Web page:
I have to say that Jay was one of the most Christ-like men I have ever met.

2. Because he loved Jesus, He loved others.

In the time that I knew Jay (which was not long enough), he never met a stranger. He may have found you strange, but that never stopped him from talking with you and engaging you in conversation. I may have been the only one he did this to, but he had an awful tendency of not looking me in the eyes when we talked. I know he was not intimidated, I do not think Jay was scared of anything. I guess he was just a humble guy and did not want to make anybody else feel uncomfortable.

It always amazed me how he could talk people into doing or trying things they would not have done on their own. I remember him tying a tight-rope thing to a tree and the back of a truck and trying to teach a few people how to get on and off without hurting themselves. That was just his way. He did not believe that people could not do things. They just needed somebody to believe in them. So, there was Jay ready to believe. He believed in others because Jesus believed in him.

3. Because he loved others, he tried to help others see Jesus.

Everything Jay did and everything he was gave Jay an opportunity to be a light for Jesus. Jay was not a preacher or an evangelist, but everything he did reflected his faith in Jesus. That is what he wanted most of all, for people to know the one who had changed his life.

I do not expect any words of mine to capture all that Jay was. I just hope to remind myself of all that Jay was to me and how I am a better man having known him.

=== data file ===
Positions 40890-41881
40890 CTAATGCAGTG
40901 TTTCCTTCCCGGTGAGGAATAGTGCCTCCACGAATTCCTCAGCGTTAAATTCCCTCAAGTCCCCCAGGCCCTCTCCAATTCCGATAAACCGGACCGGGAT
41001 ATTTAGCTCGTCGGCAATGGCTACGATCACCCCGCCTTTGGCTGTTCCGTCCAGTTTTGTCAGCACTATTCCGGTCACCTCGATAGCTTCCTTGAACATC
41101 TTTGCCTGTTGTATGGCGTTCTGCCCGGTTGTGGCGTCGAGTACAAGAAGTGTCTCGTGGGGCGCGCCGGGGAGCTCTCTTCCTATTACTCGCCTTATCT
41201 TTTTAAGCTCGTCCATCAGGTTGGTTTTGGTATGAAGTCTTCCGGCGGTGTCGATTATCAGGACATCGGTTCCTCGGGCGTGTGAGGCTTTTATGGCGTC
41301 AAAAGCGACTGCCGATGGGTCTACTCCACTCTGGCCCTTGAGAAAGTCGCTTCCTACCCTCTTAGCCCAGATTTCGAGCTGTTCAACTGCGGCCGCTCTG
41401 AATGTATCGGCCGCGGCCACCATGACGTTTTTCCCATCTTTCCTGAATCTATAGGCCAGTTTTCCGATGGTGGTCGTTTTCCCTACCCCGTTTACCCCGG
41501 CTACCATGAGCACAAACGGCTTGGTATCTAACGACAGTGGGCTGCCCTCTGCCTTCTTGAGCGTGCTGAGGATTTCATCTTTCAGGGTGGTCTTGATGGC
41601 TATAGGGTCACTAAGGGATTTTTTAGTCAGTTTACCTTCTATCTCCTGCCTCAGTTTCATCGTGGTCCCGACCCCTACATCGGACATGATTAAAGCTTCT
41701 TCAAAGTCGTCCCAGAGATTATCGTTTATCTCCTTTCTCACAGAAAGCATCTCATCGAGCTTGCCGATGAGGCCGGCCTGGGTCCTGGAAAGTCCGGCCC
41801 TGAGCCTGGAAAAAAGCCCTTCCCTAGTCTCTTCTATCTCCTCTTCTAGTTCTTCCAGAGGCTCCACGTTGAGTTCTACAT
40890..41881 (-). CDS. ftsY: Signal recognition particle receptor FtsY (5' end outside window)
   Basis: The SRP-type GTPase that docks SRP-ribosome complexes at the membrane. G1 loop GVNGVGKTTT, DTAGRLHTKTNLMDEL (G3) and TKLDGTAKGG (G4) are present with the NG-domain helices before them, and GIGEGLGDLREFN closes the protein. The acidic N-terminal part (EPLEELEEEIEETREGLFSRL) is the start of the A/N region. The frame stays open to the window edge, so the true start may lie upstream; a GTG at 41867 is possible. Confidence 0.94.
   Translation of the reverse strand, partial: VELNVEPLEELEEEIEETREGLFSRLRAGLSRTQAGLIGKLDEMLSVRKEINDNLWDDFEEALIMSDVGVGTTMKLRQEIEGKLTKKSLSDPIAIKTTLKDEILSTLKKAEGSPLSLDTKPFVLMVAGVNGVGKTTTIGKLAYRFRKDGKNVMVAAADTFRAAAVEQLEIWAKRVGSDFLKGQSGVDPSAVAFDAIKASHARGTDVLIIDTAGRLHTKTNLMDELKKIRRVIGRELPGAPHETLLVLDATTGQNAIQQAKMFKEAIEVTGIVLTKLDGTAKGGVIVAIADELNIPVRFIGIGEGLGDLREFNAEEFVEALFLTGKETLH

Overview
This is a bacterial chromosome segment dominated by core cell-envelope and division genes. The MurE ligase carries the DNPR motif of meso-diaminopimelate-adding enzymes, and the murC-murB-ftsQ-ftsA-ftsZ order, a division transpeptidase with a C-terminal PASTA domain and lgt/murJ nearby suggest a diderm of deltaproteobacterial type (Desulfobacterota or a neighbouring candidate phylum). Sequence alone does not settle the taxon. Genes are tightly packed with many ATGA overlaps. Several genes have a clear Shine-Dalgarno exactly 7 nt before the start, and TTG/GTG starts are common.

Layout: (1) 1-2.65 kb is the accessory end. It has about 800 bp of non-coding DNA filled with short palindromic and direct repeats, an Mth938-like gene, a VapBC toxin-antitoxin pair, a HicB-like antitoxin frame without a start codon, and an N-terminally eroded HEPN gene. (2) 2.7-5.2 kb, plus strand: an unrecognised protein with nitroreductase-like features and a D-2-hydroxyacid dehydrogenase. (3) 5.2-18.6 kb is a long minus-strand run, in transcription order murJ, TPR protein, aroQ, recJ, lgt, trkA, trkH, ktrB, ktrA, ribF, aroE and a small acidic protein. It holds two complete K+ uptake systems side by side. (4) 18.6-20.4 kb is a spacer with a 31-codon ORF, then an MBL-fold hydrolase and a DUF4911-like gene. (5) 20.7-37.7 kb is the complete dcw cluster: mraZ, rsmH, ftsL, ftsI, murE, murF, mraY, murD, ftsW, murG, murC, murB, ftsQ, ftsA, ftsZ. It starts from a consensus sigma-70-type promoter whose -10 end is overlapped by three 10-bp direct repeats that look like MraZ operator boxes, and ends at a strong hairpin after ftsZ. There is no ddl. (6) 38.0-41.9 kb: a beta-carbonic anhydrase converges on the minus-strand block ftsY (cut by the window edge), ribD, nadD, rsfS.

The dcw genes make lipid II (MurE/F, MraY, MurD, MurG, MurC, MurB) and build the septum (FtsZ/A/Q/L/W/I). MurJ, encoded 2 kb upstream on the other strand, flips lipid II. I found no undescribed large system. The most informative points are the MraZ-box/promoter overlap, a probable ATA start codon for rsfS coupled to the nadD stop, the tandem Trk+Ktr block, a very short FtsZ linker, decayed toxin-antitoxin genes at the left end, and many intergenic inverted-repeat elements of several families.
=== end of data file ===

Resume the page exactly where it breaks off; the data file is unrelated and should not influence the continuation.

I will miss you my friend, but the wait will not be long. I will see you soon enough.

Advertisements

The Lion of Judah Forgives Sinners

The Wrong Person in the Right Place

In Luke 7 Jesus is sitting and having dinner when an uninvited guest shows up and causes a stir. A woman of ill-repute shows up and begins to wash Jesus’ feet with her tears and anoint them with an expensive perfume. It is one of those moments in Jesus’ life where I wish I was a fly on the wall. There is no way of knowing the murmurings that took place as she made her way to Jesus. The looks of shock, disgust and disdain from the host were plain to see. But, Jesus had a different look.

In this moment we get a glimpse of what it was like for a sinner to have the king of kings extend forgiveness.

One of my favorite descriptions of Jesus is the Lion of the tribe of Judah. There is something ominous in that superlative. The vision of this ferocious beast, capable of destroying anything or anyone that gets in its way is awe inspiring. Movies like The Lion King and Aslan, from the Chronicles of Narnia serve as examples of the power of this animal. At the same time both of these examples demonstrate the tenderness of the king of beasts. There is a majestic quality to lions.

This is the irony of this moment. The Lion of Judah does not lash out at the sinner. Rather, Jesus allows her to do what she had set her mind and heart to do. He does not interfere, but rather illustrates to his host the reality of what is taking place. Worship and forgiveness; salvation and redemption; grace and justice; reconciliation and healing are all happening at the same time.

Only the chief of sinners can experience the king of kings. I think that is why Paul the apostle saw such powerful demonstrations of the Spirit in his ministry. He recognized that he was like this woman. He was like the great hymn describes, a wretch.

Jesus own words reveal what he saw.